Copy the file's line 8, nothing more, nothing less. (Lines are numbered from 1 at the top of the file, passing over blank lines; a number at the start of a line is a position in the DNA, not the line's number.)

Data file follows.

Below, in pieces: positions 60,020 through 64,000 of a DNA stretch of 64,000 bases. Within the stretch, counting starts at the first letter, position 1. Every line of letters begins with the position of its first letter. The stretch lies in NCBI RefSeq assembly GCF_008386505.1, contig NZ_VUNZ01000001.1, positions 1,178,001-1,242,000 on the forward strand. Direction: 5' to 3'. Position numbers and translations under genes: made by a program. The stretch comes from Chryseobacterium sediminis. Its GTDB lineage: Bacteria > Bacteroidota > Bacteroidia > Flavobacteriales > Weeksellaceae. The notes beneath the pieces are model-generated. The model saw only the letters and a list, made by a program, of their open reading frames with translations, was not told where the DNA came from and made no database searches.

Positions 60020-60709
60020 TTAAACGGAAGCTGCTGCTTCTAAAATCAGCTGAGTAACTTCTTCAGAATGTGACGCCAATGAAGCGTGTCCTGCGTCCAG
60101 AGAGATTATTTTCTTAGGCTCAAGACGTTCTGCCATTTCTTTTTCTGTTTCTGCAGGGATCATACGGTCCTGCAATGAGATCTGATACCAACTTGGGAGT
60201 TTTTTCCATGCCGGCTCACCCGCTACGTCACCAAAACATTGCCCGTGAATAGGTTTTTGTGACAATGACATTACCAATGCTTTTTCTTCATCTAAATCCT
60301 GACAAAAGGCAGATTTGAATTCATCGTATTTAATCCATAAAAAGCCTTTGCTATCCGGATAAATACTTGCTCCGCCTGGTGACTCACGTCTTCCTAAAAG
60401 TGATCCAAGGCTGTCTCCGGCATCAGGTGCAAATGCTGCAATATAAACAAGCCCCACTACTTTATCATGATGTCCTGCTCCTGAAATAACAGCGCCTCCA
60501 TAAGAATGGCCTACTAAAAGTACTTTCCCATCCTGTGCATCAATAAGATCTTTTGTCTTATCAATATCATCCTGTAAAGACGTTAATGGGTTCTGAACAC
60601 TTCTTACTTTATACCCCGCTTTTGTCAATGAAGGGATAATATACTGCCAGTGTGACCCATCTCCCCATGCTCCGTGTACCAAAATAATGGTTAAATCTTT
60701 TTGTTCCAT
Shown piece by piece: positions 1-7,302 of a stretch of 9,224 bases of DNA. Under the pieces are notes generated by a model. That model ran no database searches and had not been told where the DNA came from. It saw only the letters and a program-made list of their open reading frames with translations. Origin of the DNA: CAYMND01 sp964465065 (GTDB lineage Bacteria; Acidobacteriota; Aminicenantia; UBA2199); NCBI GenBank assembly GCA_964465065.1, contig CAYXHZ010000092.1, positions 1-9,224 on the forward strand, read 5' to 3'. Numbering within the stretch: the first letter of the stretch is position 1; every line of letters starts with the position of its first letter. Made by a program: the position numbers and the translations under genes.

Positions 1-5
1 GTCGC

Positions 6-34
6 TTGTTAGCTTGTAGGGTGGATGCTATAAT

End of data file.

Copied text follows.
60501 TAAGAATGGCCTACTAAAAGTACTTTCCCATCCTGTGCATCAATAAGATCTTTTGTCTTATCAATATCATCCTGTAAAGACGTTAATGGGTTCTGAACAC